I learned long ago that if you don’t understand “why” something is being done, you have little chance of succeeding. So, I always asked a lot of questions until I fundamentally understood “why”: I didn’t just want to know the light switch turned on the light, but how the electrons moved through the wires to create light. As my career progressed, I adapted to focus on the “why” at higher and higher levels, because getting to the electrons every time had succumbed to the law of diminishing returns. I surrounded myself with incredibly smart people who understood the electrons and then started asking other functional areas of the business “why.” Technology people are accustomed to jumping to “hows.” We love to solve puzzles and create amazing systems that solve a business problem, but until we understand the problem that needs to be solved, we cannot find the best solution.
Now that I am moving beyond leadership in just technology, I find that I am having to slightly loosen my grip on my favorite question. I need to make sure fellow leaders and other specialties are asking “why,” so I can focus on “how”, including “How does Sonny’s become America’s premier BBQ restaurant?” Sonny’s BBQ loves and appreciates its unique and special history, but we can’t stop working to appeal and resonate with new audiences in an ever-changing community.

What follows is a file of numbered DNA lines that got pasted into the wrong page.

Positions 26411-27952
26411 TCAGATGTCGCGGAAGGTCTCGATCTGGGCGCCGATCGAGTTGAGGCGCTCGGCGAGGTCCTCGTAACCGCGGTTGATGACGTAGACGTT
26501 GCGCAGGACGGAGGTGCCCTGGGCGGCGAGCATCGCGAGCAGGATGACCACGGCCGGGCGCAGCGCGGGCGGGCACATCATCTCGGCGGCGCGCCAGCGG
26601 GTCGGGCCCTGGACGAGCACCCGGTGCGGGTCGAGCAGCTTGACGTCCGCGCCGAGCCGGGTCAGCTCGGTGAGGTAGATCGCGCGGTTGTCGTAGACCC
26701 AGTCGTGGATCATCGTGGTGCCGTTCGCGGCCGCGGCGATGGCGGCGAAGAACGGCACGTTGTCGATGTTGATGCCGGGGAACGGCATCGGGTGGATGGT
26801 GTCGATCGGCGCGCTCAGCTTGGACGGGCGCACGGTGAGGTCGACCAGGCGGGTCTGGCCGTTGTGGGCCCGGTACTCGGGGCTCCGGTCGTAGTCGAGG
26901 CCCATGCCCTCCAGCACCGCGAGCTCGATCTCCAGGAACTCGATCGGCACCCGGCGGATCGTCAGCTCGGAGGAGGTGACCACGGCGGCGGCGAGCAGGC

In the past, IT was rarely brought into strategic discussions, but there has been a shift in the perceptions of top executives toward technology. It is becoming incrementally harder to understand our value proposition without understanding the flow of information. Information comes from all functional areas, and the CIO must intimately understand the sources and validity of that information. As this shift has occurred, technology leaders who truly understand the value elements of business have been elevated. The CIO that adds to the value discussion, just as with the leader in other functional areas of the business, is valued and respected.